Yesterday I told you how I made it a point to evaluate the larger pieces in our home and how that led to a more put together look.    Once I liked the big things I could finally see what little things worked.  But in order to even SEE the big pieces in their full glory, I had to remove the little junk, deco-clutter, geegaw, dustables {I love your names for it}.  I had to Quiet the House from all those small things calling out for attention.

Have you ever started to pack to move and after the first few hours where you just packed away the nonessential decorative nothings you look around and think, hmmm, my house looks kind of good like this..? That’s what we are doing when we Quiet the House.

We’ve talked before about how to quiet the house, or room here are the main steps::

you don’t even have to move your husband to quiet the house/room

How to Quiet the House

  • Remove every thing smaller than a football and place it on some surface in another room {the breakfast or dining room table will do for now}
  • Don’t forget to clear off  your coffee table, shelves {you don’t have to count books but what if you did!} mantle, even walls
  • Remove baskets, magazines, plants, pillows, every thing but furniture, lamps, rugs and big art
  • Sit in the newly quieted room and soak in the feeling

Choose Your Own Adventure:

At this point you have two choices, if you just want a quick pick me up and room freshener you can move on to the next step. If you need to go deeper and you look around and really don’t like what you see, you need to go to the Overhaul step

Freshen Up: you cleared out the little junk and you like what you see, each piece of furniture has a voice, you can see it and the space has breathing room now you should…

  • Look around and notice any huge “holes” or areas that are too quiet and cold start with the area that is the main focal point {a mantel maybe} and fill it in with a purposeful item or 3 if you must~just make sure it’s something that you love, move on to the next important empty space and find the right item or three to place there, lather, rinse, repeat.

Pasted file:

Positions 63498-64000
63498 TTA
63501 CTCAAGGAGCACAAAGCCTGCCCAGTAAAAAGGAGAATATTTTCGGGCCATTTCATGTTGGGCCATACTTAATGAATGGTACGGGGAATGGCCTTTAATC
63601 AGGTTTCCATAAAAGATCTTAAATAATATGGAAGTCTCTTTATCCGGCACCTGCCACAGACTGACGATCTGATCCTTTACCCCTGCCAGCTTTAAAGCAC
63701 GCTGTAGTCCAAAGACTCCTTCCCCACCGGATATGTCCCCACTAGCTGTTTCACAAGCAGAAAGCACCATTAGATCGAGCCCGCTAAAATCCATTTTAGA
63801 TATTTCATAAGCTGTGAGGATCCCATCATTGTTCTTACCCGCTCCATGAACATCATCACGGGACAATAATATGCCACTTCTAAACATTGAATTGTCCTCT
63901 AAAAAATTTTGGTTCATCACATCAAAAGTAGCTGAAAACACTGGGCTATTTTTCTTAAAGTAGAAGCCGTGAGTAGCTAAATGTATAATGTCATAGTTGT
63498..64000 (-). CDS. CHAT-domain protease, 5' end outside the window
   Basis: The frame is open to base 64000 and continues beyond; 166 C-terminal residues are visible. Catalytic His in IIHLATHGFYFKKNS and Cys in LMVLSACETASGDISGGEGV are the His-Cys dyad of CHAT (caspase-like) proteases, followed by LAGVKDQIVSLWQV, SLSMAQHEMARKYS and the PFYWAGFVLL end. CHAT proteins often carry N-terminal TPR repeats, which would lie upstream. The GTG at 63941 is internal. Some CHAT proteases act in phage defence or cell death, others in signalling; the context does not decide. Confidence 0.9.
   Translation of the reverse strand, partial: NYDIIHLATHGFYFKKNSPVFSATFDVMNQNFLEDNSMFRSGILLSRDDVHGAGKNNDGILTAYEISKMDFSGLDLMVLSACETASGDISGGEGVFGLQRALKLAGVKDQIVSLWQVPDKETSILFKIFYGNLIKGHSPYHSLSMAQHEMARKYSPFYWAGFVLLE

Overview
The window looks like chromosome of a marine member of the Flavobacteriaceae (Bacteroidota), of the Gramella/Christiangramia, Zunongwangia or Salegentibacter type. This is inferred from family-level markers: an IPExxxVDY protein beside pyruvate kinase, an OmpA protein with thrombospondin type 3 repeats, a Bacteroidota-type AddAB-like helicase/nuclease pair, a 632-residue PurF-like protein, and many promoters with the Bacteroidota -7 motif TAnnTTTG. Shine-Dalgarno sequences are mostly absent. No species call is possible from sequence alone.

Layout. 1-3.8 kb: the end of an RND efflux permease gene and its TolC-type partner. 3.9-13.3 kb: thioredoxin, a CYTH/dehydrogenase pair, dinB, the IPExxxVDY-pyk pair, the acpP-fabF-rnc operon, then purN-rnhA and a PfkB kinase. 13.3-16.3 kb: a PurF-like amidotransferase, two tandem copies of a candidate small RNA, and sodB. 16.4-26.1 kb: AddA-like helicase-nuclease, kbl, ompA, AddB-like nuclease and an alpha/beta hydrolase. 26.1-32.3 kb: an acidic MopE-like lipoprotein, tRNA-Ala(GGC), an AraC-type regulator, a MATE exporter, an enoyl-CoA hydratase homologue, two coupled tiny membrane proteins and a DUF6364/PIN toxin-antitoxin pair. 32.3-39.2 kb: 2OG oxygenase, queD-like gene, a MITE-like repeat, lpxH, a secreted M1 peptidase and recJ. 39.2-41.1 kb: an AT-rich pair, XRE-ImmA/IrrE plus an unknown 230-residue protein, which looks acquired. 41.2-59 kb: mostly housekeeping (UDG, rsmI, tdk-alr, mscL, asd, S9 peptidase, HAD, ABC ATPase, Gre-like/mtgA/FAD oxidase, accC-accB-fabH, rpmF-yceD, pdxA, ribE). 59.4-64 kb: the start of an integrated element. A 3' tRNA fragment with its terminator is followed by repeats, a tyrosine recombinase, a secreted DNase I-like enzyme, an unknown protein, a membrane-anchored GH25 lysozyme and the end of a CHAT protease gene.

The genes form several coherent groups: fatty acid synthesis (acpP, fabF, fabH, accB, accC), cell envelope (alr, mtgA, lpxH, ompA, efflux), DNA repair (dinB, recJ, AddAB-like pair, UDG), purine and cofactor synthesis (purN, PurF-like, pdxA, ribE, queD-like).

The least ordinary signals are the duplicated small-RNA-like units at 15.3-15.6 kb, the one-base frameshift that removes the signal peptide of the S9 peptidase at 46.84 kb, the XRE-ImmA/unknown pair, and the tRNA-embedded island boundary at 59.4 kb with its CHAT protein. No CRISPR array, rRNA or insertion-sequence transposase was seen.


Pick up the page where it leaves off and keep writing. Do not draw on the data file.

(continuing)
• Pack away anything you love that you aren’t using for a few months and re-evaluate it in the fall and donate or sell those things you don’t like or need or that don’t go with the style you are after
  • Enjoy your new quiet home, that cost you NOTHING!

Here’s the little junk I currently have in our family room.

Overhaul: these steps are if you are sick and tired of your room and once you move the little junk out you become depressed and want to throw the remaining things out your window.  STOP. Don’t throw anything away just yet, there might be something that can be salvaged, can you paint that table?  slipcover the chair?

This is the time to vacuum and dust, it will make you feel better to accomplish something and give you time to process and start to evaluate the following:

  • Do you have too much furniture?
  • To little furniture?
  • Do you like the colors?
  • Does the layout work for you and your family?
  • Is something falling apart?
  • Are you decorating around something you don’t like?  Never buy something to go with something else that you hate.

If you really dislike something in your room try to remove it.  I said try because I know if that something is your sofa then that could be a problem.  But if you do hate your sofa, make a plan. Give yourself a deadline to change it.  Can you sell it, switch it out with a different sofa, move it to a different wall, slipcover it, barter with someone, buy a new one, buy a used one… anything that will make you like it better?  The blog-o-sphere is full of room inspiration this is the time to think about what you need, what you like and what is worth investing some time or money into.

And maybe when you look around, you might realize that the house you’re surrounded by isn’t inspiring. Maybe the guest post coming up on Thursday will completely inspire you with how she completely changed her house and FAST.  Or maybe you just move the sofa. All you have to do is take that first step and risk making a change.